Alec-HDRI Lighting

One of the things Alec pointed out, when creating my assets, was to use an HDRI lighting set up in Maya, to reflect real life reflections on my objects.



An example of an HDRI and the effect it has on different materials.

What are HDRI’s

HDRI’s are snapshots of the real world lighting, giving intensely detailed information, giving rise to more realistic virtual environments.  The not only provide accurate lighting, but can be seen in the background and in reflections

NCreating a high quality HDRI from scratch is quite a complicated task that requires very specific equipment and a meticulous workflow. One mistake like using the wrong focal length or choosing a slow shutter speed can mean all your time has been wasted and you’ll have to start all over again.

I’ve been making HDRIs for a couple of years now, so I hope I can save you some time and experimentation. This is by no means the only way to make an HDRI, but it is a good introduction to the process.

By the end of this tutorial, you’ll have made your very own 360º HDR environment map that can be used to light a 3D scene.

Buckle your seat belts boys and girls, because this is gonna be a long one!

What is an HDRI?

Before we actually get into making anything, it’s important to thoroughly understand what it is that we’re doing, and demystify some of the confusion around the subject.

If you’re already confident that you know what an HDRI actually is, scroll down to the “Creating an HDRI” section.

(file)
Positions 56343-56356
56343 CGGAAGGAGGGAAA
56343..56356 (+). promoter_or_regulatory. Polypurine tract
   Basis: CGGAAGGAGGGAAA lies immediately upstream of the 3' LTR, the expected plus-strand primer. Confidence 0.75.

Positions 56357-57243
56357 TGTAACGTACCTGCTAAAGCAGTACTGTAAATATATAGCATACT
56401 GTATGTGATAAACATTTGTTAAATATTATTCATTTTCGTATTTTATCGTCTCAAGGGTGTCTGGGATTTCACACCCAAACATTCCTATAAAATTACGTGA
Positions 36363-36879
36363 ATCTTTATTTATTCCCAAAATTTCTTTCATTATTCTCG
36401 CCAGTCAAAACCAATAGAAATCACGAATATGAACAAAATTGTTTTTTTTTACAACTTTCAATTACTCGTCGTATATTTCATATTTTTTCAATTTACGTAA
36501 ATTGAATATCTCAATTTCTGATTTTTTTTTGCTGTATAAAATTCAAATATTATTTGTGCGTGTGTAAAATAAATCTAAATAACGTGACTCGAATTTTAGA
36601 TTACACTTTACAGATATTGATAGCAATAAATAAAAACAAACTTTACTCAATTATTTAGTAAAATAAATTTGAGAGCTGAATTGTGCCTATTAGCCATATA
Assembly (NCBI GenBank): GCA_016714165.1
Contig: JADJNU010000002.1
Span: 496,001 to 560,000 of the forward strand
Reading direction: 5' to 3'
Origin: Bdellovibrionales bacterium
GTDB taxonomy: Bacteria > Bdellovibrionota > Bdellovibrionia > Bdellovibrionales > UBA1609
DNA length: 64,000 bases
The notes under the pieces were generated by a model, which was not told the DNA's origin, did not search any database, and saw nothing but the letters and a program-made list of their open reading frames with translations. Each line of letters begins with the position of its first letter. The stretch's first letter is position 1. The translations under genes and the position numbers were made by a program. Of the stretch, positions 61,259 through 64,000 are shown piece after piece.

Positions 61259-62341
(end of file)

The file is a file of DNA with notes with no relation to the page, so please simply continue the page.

In short:

An HDRI is a panoramic photograph that covers the entire field of vision and contains a large amount of data (typically 32 bits per pixel per channel) which can be used to emit light into a CG scene.

“HDRI” stands for High Dynamic Range Image. “Dynamic range” is the measurement of how much brightness information is contained in an image, so a “high dynamic range” image is an image that has a very large range of brightness, more than you can see on your screen in one go actually.

Most photos and images in general are what I call “LDR” images, or Low Dynamic Range images. They store 8 bits of data for each of the red, green and blue channels for every pixel. An example of an LDR image is a JPG file.

The problem with LDR images is that they are limited to a relatively small range of brightness, from 0 to 255, which is not actually all that much.

If you want to light a 3D scene using an image, what you really need is a format that can store more than just 8 bits of data per channel so that you can have a much larger range of brightness. Luckily, there are several formats that can do this, the most common of which has the extension “.hdr”.

To illustrate the difference between a JPG and an HDR file, all we need to do is play with the brightness

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